Compression garment

Compression garments are pieces of clothing that fit tightly around the skin. In medical contexts, compression garments provide support for people who have to stand for long periods or have poor circulation. These come in varying degrees of compression, and higher degree compression sleeves, such as sleeves that provide compression of 20–30 mmHg or higher, typically require a doctor's prescription.[1] Compression garments worn on the legs can help prevent deep vein thrombosis and reduce swelling, especially while traveling.

A man in compression tights

Compression can also be used for post surgeries, to help with the healing process. Garment usage varies per patient but can be worn up to a year. There is also second stage compression garments, that are every day wear.

In sports, form-fitting compression sportswear, usually made of spandex, is commonly worn by athletes and in exercise to prevent chafing and rashes.

Maternity wearEdit

A bellyband, wrap, or abdominal binder is a compression garment which resembles a tubetop but worn over the abdomen of expectant mothers.[2] Bellybands are also commonly worn post-childbirth to help provide abdominal and back support thereby making it easier to perform day to day tasks, and to help mothers with their posture.

Compression stockings and socksEdit

Compression stockings and socks is hosiery specifically designed to help prevent the occurrence of various medical disorders relating to blood circulation in the legs. They can also be used to halt the progression of these disorders.

Compression glovesEdit

Compression gloves are handwear designed to help prevent the occurrence of various medical disorders relating to blood circulation in the wrists and hands. They can be used to treat the symptoms of arthritis,[3] though the medical benefits may be limited.[4]

SportswearEdit

 
A speedskater in a bodysuit
 
A beach volleyball player in tights

Compression sportswear (shirts, shorts, sleeves, socks or underwear) is usually worn by athletes who wish to enhance performance or recovery speed. Garments are form-fitting garments often made from a spandex-type material.

Depending on the material used and the requirements of the sport, compression garments can be designed to keep athletes cool or warm. For example, speedskaters can wear compression bodysuits on the cold rink, while beach volleyball players can wear a similar-looking suit made of a more breathable, lightweight blend. Both use moisture wicking materials like nylon and spandex in order to keep the garment lightweight. Additionally, speed skaters can use the aerodynamic nature of wearing a skintight suit to their advantage, while a beach volleyball player has the added benefit of SPF 50+ garments to keep them protected during sunny days.[5] The athletes pictured show the range of benefits that make compression garments popular in a wide range of sports and designs.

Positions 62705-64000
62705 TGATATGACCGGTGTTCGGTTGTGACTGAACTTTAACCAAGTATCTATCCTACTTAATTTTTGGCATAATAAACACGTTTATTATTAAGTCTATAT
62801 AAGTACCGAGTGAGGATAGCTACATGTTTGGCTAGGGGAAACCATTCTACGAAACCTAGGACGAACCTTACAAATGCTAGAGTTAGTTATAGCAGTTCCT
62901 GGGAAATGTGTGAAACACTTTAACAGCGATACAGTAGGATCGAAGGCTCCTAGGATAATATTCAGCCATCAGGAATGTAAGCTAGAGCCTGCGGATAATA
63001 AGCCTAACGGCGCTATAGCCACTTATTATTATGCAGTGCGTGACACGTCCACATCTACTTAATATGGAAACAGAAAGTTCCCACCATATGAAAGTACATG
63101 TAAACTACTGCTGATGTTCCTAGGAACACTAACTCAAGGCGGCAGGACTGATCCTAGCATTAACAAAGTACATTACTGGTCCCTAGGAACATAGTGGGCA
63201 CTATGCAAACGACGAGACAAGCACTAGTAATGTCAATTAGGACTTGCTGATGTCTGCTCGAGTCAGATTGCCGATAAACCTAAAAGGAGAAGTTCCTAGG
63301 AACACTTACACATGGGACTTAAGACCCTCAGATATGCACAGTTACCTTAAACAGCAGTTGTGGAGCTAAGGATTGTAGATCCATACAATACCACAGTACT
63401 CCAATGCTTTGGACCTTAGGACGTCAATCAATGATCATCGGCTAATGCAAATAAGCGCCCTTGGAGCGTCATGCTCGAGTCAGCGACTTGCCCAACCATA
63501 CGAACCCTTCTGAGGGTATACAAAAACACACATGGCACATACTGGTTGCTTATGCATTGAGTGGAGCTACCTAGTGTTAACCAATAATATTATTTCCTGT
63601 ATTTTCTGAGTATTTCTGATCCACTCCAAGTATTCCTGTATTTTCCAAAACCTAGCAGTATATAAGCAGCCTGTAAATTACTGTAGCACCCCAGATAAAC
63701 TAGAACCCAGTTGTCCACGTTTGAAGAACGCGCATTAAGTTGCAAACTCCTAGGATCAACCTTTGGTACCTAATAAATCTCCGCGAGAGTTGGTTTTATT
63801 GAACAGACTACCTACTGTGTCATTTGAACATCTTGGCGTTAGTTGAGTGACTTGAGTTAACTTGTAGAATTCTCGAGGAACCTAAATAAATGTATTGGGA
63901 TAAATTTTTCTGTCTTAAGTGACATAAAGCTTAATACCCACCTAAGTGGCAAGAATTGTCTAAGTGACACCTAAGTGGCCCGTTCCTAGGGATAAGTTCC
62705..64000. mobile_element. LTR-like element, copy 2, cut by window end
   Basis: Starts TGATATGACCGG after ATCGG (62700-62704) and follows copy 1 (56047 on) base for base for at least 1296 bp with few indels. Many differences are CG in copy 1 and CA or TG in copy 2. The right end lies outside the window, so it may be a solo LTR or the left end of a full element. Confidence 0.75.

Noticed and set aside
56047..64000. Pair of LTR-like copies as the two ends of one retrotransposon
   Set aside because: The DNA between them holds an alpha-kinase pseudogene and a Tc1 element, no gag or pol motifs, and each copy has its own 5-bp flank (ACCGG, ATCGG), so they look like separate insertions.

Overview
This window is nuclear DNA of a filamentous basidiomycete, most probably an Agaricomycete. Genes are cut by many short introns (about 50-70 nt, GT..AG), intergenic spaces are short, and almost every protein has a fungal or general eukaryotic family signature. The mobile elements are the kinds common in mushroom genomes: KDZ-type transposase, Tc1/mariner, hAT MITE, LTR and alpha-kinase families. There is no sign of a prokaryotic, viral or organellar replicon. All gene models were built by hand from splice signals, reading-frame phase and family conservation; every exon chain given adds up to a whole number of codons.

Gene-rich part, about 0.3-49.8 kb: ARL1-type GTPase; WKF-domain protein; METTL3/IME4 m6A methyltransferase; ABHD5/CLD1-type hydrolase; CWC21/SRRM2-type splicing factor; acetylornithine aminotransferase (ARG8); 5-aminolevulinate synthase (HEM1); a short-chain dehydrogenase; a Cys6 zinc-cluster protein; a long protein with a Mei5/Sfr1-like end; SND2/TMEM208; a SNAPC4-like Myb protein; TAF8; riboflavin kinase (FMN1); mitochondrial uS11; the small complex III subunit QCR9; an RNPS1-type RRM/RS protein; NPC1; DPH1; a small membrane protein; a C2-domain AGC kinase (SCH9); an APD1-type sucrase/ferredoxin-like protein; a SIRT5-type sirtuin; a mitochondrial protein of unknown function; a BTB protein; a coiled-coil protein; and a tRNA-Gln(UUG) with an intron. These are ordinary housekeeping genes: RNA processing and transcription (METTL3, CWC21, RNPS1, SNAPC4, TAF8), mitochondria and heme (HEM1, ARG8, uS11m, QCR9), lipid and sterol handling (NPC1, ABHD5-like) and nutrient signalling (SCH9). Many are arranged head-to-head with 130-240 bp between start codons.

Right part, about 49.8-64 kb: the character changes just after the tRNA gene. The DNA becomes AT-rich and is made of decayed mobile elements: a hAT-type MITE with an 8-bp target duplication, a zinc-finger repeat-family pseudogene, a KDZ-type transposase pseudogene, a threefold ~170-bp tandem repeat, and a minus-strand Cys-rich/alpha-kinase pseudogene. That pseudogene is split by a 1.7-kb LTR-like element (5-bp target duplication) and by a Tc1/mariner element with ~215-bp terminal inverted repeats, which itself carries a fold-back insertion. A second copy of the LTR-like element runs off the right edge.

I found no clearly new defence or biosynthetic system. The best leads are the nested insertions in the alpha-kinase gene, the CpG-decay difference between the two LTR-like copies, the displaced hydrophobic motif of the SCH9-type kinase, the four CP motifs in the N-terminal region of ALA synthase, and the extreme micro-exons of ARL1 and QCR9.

Shorts and tightsEdit

 
Hurdler in full compression uniform

Compression shorts and tights are usually worn by athletes. They are form-fitting garments and cover the wearer's waist to mid or lower thigh, similar to cycling shorts. They are referred to as spats in Japan and safety shorts in South Korea.

Many are available with a cup pocket, a sewn-in pocket that can hold a protective cup. It is arguable that compression shorts do not keep cups in the proper position, tight to the body and not moving, as a jockstrap can. Some male players wear the compression shorts over the traditional jockstrap.[6][failed verification]

Compression shorts are also popular among female athletes, especially amongst those who wear skirts or kilts during games. In those situations, athletes wear compression shorts under the skirt so if they fall over and their skirts ride up, their underwear will not be exposed. This is seen particularly in women's lacrosse and field hockey (both being limited contact sports in which players often wear skirts). Women also wear compression shorts in tennis, where, most recently, compression shorts have been produced with ball pockets for convenience.[citation needed]

See alsoEdit

ReferencesEdit

  1. ^ "Seattle Cancer Care Alliance". seattlecca.org. 2016. Retrieved 2016-12-12.
  2. ^ Curtis, Glade B.; et al. (2016), Your Pregnancy: Week by Week, 8th ed., Da Capo Press, p. 414.
  3. ^ Hammond, Alison; Prior, Yeliz (1 March 2021). "Compression gloves for patients with hand arthritis (C-GLOVES): A feasibility study". Hand Therapy. 26 (1): 26–37. doi:10.1177/1758998320986829. ISSN 1758-9983. Retrieved 18 November 2021.
  4. ^ Hammond, Alison; Jones, Vivienne; Prior, Yeliz (1 March 2016). "The effects of compression gloves on hand symptoms and hand function in rheumatoid arthritis and hand osteoarthritis: a systematic review". Clinical Rehabilitation. 30 (3): 213–224. doi:10.1177/0269215515578296. ISSN 0269-2155.
  5. ^ "The compression clothing phenomenon - Women's Health & Fitness". www.womenshealthandfitness.com.au. Retrieved 2017-05-30.
  6. ^ "Where have all the jockstraps gone?". Slate Magazine (2005-07-22). 2005-07-22.